We conducted focus group discussions with 40 health care workers from 21 MESH-supported health centers. Two FGDs in each district were carried out, including one for nurses and one for director of health centers. District medical directors and clinical mentors had individual in-depth interviews. We performed a hermeneutic analysis using Atlas.ti v5.2.
Results
Study participants highlighted program components in five key areas that contributed to acceptability and impact, including: 1) Interactive, collaborative capacity-building, 2) active listening and relationships, 3) supporting not policing, 4) systems improvement, and 5) real-time feedback. Staff turn-over, stock-outs, and other facility/systems gaps were identified as barriers to MESH and IMCI implementation.
Conclusion
Health care workers reported high acceptance and positive perceptions of the MESH model as an effective strategy to build their capacity, bridge the gap between knowledge and practice in pediatric care, and address facility and systems issues. This approach also improved relationships between the district supervisory team and health center-based care providers. Despite some challenges, many perceived a strong benefit on clinical performance and outcomes. This study can inform program implementers and policy makers of key components needed for developing similar health facility-based mentorship interventions and potential barriers and resistance which can be proactively addressed to ensure success.
doi:10.1186/1472-6963-14-275
PMCID: PMC4077561  PMID: 24950878
Clinical mentorship; Quality improvement; Pediatrics; Health centers; Perceptions; Acceptability; IMCI; Rwanda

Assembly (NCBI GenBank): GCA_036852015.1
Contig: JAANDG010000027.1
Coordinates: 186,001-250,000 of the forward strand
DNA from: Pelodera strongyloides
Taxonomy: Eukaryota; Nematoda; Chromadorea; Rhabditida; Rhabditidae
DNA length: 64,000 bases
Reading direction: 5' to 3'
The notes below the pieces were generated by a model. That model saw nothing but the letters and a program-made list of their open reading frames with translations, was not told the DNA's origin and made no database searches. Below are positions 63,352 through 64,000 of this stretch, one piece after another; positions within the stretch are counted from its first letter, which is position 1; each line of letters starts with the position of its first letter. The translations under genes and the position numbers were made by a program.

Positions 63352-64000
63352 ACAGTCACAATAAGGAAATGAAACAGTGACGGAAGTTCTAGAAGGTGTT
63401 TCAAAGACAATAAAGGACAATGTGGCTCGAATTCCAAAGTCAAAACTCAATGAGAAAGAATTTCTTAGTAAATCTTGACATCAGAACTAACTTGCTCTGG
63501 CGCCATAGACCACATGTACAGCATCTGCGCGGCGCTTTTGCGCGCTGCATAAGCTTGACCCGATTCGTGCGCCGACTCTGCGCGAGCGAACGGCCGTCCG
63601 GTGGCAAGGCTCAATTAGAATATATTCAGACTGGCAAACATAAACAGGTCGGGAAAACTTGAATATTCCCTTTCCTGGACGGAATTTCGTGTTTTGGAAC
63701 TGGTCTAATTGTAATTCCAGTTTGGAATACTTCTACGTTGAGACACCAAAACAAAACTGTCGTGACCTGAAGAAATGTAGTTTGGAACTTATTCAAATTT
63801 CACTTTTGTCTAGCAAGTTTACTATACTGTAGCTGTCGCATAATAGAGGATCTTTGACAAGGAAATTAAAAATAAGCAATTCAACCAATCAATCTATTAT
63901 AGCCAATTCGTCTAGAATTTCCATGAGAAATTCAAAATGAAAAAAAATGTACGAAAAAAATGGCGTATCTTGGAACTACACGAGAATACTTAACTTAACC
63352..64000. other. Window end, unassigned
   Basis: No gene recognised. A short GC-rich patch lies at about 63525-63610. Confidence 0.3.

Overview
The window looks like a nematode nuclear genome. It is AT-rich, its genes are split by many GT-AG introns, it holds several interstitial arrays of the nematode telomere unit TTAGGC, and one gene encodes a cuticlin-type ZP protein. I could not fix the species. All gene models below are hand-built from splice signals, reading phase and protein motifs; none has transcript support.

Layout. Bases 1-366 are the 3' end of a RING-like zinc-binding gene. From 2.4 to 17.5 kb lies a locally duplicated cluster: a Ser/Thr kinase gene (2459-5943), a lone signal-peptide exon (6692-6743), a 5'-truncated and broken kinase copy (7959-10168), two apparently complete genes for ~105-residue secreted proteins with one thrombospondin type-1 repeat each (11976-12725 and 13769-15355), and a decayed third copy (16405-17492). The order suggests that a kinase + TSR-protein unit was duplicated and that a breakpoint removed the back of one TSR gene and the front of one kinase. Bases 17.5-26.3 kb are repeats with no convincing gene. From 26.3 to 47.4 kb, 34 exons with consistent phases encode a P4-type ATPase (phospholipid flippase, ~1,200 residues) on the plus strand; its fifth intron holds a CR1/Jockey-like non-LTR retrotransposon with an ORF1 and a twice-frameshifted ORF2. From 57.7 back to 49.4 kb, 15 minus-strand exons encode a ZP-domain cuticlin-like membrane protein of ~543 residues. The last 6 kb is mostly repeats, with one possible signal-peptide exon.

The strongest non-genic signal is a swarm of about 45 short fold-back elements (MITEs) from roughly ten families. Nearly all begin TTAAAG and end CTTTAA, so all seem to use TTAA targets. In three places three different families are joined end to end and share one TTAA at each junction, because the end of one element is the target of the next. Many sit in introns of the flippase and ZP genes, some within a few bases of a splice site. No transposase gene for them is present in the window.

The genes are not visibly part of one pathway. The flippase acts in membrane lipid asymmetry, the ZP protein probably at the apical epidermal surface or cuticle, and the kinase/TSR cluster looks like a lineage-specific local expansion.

21.  Prolonged high-pressure balloon angioplasty of femoropopliteal lesions: Impact on stent implantation rate and mid-term outcome 
Objectives
To assess the impact on stent implantation rate and mid-term outcomes of prolonged high pressure angioplasty of femoropopliteal lesions.
Methods
We retrospectively enrolled 620 consecutive patients from January 2011 to December 2011 (75.6 ± 12.3 years, 355 males, 76.5% in Rutherford class 5–6), referred for critical limb ischemia and submitted to prolonged high-pressure angioplasty of femoropopliteal lesions. The definition of prolonged high-pressure angioplasty includes dilation to at least 18 atm for at least 120 s. Procedural data, and clinical and instrumental follow-up were analyzed to assess stent implantation rate and mid-term outcomes.
Results
The preferred approach was ipsilateral femoral antegrade in 433/620 patients (69.7%) and contralateral cross-over in 164/620 (26.4%) and popliteal retrograde + femoral antegrade in 23/620 (3.7%). Techniques included subintimal angioplasty in 427/620 patients (68.8%) and endoluminal angioplasty in 193/620 patients (31.2%). The prolonged high pressure balloon angioplasty procedure was successful in 86.2% (minor intra-procedural complications rate 15.7 %), stent implantation was performed in 74 patients (11.9%), with a significant improvement of ankle-brachial index (0.29 ± 0.6 vs. 0.88 ± 0.3, P < 00.1) and Rutherford class (5.3 ± 0.8 vs. 0.7 ± 1.9, P < 0.01), a primary patency rate of 86.7%, restenosis of 18.6 % on Doppler ultrasound and a target lesion revascularization of 14.8% at a mean follow-up of 18.1 ± 6.4 months (range 1–24 months). Secondary patency rate was 87.7%.
Conclusions
Prolonged high pressure angioplasty of femoropopliteal lesions appears to be safe and effective allowing for an acceptable patency and restenosis rates on mid-term.
doi:10.3969/j.issn.1671-5411.2014.02.012
PMCID: PMC4076452  PMID: 25009562
Peripheral artery disease; Angioplasty; Balloon; Stent
22.  Capsaicin as an inducer of damage-associated molecular patterns (DAMPs) of immunogenic cell death (ICD) in human bladder cancer cells 
Cell Stress & Chaperones  2013;18(6):801-808.